COVINGTON, Ga. - With hurricane season here and memories of the impact of Tropical Storm Irma on Newton County still fresh, there is a new tool available to citizens to help them prepare for and stay safe during severe inclement weather and other incidents.
CodeRED is a public alert warning system now available to Newton County residents. Emergency Management Agency Director Jody Nolan said technology has taken emergency notifications for the public to another level.
“As technology has increased, they’ve been able to go to whole new level in public alert warning,” he said.
Nolan said with last Wednesday’s activation of the service in Newton County, citizens who opt in to can receive notifications from the National Weather Service such as tornado warnings, flash flood warnings and severe thunderstorm warnings in a variety of ways including text messages, email alerts or home phone notifications. He said the warnings are received as they are issued.
“The warning through CodeRED will immediately be broadcast at the time the warning is issued by the National Weather Service,” he said, “The National Weather Service has an immediate tie-in to CodeRED so any of the warnings that are received in our geographical location will be sent out.”
Nolan said in addition to advising the public about potential weather emergencies, after training, public information officers for local governments and public safety agencies will be able to use the system to notify the public in their geographical areas about such things as missing children, missing elderly, law enforcement BOLOs (be-on-the-lookout notices) or boiled water advisories.
“Those public information officers in various departments along with the municipalities, all of the municipalities, will get authority, once they receive the training, to send out notifications in their geographical area,” he said.
Nolan said geographical areas can be narrowed to specific streets. And he said it’s important that people understand that they have to opt in to the service.
“You have to opt in to it in order to receive these alerts,” he said,” They’re not just going to automatically go out. And then you can select the type of alerts you want to receive. And you have to go down and make that selection because otherwise you’ll be signed up for everything.
“There’s even an ‘opt-in’ for a tsunami warning. It’s very unlikely that we’re going have one of those here, but it would only be if the warning was issued for our geographic area.”
Nolan said the CodeRED app is available for download for both Android and iPhones. He said if you don’t want to download the app, you can access CodeRED via a desktop computer and enter phone numbers you would like to receive alerts on.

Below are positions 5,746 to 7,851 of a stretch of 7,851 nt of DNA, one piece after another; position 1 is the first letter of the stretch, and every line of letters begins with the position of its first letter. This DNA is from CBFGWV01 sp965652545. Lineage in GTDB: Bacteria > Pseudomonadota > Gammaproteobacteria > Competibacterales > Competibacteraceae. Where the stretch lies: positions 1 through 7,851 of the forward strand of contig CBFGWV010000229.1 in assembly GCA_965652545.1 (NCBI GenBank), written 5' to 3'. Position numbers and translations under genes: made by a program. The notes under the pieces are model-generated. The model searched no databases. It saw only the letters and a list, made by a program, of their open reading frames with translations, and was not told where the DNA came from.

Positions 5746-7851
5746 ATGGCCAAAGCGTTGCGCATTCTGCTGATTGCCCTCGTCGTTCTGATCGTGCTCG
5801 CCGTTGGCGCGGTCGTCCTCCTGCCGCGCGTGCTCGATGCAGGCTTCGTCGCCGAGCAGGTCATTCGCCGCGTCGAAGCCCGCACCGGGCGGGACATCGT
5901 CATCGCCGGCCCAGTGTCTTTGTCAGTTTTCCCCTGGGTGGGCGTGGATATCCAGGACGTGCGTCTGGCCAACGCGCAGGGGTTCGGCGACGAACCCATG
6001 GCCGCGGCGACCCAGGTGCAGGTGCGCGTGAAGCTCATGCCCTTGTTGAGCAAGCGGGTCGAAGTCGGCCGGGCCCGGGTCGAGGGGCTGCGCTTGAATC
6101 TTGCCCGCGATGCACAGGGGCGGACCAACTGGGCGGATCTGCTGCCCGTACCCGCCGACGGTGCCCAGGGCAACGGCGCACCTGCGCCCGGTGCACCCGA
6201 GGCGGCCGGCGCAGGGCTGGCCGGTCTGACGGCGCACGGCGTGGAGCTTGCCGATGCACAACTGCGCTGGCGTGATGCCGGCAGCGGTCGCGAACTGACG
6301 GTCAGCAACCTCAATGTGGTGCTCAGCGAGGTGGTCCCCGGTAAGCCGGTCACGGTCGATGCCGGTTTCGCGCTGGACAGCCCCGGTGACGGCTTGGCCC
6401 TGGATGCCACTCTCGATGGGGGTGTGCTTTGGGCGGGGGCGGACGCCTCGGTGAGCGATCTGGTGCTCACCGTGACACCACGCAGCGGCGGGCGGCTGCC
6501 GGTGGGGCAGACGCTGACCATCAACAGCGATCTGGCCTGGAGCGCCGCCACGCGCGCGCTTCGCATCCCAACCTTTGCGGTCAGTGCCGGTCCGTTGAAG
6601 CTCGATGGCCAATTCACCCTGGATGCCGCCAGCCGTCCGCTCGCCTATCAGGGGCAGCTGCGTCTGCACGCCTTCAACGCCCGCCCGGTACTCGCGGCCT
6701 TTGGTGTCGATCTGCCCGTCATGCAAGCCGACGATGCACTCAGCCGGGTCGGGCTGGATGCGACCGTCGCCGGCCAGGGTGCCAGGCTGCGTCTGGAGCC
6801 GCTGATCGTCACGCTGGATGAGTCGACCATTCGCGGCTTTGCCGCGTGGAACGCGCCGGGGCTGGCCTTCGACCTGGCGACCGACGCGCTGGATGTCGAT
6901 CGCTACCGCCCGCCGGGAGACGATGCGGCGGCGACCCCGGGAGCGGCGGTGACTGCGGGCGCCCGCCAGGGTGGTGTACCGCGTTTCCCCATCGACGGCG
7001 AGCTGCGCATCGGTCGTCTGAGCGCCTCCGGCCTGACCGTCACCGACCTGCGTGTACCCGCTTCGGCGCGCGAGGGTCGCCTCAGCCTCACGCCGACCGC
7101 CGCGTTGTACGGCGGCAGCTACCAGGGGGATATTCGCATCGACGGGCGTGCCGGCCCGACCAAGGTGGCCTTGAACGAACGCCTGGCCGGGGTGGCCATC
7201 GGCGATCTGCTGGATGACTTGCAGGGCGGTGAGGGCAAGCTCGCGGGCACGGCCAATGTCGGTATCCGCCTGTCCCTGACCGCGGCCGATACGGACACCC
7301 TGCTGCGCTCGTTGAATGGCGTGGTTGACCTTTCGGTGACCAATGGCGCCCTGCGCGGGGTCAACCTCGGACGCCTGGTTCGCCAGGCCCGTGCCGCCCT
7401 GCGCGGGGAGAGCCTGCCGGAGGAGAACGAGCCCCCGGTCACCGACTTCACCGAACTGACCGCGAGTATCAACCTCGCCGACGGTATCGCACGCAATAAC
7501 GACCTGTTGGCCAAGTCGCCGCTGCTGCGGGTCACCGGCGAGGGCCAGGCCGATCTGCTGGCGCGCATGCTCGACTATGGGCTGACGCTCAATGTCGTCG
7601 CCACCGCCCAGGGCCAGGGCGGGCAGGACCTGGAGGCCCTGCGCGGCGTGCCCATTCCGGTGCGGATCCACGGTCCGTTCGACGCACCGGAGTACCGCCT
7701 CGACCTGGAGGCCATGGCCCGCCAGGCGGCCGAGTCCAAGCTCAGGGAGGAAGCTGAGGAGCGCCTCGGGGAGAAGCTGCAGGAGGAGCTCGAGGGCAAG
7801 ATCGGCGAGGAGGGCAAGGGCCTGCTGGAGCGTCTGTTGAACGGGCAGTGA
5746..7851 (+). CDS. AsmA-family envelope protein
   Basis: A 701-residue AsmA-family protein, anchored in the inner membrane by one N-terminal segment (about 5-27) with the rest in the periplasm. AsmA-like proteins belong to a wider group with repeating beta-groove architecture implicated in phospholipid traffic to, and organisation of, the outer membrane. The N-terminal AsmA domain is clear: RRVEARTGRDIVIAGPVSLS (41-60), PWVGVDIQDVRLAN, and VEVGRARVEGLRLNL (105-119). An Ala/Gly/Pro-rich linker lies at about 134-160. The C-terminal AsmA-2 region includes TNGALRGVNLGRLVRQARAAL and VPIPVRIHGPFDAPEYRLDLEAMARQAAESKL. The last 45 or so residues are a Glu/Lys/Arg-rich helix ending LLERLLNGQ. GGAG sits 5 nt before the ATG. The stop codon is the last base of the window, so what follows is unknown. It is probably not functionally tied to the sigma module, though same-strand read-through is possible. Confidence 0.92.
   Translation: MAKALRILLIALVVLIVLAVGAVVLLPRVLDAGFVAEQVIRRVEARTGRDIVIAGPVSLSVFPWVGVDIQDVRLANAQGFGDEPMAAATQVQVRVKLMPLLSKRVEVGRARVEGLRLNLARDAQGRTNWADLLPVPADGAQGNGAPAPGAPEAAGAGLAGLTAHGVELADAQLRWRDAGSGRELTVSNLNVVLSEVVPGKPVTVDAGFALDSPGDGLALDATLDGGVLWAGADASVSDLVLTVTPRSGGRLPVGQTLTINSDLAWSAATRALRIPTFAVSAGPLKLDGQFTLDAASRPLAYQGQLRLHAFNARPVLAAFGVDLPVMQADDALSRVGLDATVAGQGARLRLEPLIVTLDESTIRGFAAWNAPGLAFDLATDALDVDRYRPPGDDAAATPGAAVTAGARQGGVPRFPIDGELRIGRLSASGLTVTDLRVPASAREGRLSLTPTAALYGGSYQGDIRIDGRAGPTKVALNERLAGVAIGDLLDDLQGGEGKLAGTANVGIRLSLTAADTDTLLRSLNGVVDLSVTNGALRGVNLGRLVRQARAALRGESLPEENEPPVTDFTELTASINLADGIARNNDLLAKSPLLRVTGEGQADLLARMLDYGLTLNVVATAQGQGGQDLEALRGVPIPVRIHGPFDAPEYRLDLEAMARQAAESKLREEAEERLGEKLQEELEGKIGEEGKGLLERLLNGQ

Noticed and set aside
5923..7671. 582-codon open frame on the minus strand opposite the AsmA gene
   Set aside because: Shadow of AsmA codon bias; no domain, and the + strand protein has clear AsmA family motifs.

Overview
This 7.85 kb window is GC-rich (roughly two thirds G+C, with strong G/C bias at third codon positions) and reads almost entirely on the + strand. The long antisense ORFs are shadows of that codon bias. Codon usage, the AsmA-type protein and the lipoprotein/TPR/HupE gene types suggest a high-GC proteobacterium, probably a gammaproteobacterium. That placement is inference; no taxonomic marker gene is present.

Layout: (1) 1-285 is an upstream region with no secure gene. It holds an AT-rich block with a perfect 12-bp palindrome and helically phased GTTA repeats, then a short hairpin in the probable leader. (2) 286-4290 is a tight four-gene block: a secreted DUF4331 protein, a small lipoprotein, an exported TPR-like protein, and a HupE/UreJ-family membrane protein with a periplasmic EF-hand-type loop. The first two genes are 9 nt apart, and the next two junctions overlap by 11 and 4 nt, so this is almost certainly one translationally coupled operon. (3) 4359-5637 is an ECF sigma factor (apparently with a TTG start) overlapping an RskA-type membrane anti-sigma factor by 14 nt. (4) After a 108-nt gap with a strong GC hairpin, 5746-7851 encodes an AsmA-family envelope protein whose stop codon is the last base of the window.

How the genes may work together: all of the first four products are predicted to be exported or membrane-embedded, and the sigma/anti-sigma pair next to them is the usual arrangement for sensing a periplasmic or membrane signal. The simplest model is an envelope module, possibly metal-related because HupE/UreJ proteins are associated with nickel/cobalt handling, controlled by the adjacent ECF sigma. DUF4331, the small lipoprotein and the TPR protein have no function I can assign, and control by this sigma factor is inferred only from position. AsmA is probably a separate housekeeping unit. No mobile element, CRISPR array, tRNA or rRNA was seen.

Once you download the app, Nolan said if you have location services activated on your phone, you will receive activations for whichever geographic you are in.
“I know that Rockdale County uses CodeRED. So if you have the mobile app and you happen to be in Rockdale County, then you’ll receive warnings,” he said, “ Also, Morgan County uses CodeRED. You have to have your location turned on in your phone.”
Nolan said 84 of Georgia’s 159 counties participate in CodeRED.
“If you have your location turned on and you’re traveling through any of those counties, not only Georgia, but anywhere in the continental United States and Canada, you’ll receive alerts,” he said.
Nolan said CodeRED will only send out NWS alerts for warnings, not watches. He said Newton County can tailor its notifications as necessary.
“The big thing is we don’t want the citizens to become complacent and go ‘I don’t want to hear that,’” he said, “We want people to get comfortable with the warnings. We can issue the watches. If we feel that it’s a significant situation, we can go in there and send out a watch in the area. Or if we have localized flooding in the area the National Weather Service is not picking up on, then we can send out notifications in those areas.”
Nolan said notification decisions will be made by local leaders, including the county sheriff, police chiefs and fire chiefs. He said notifications will have to adhere to a strict set of guidelines.
Citizens can sign up for the service or download the app at no charge. The cost to the county is $17,000 annually, including the training fee. Fees for the service are funded by a $15,000 grant and $2,000 from EMA.
For questions about CodeRED, contact Newton County Emergency Management at 678-878-6484.You can download the app here.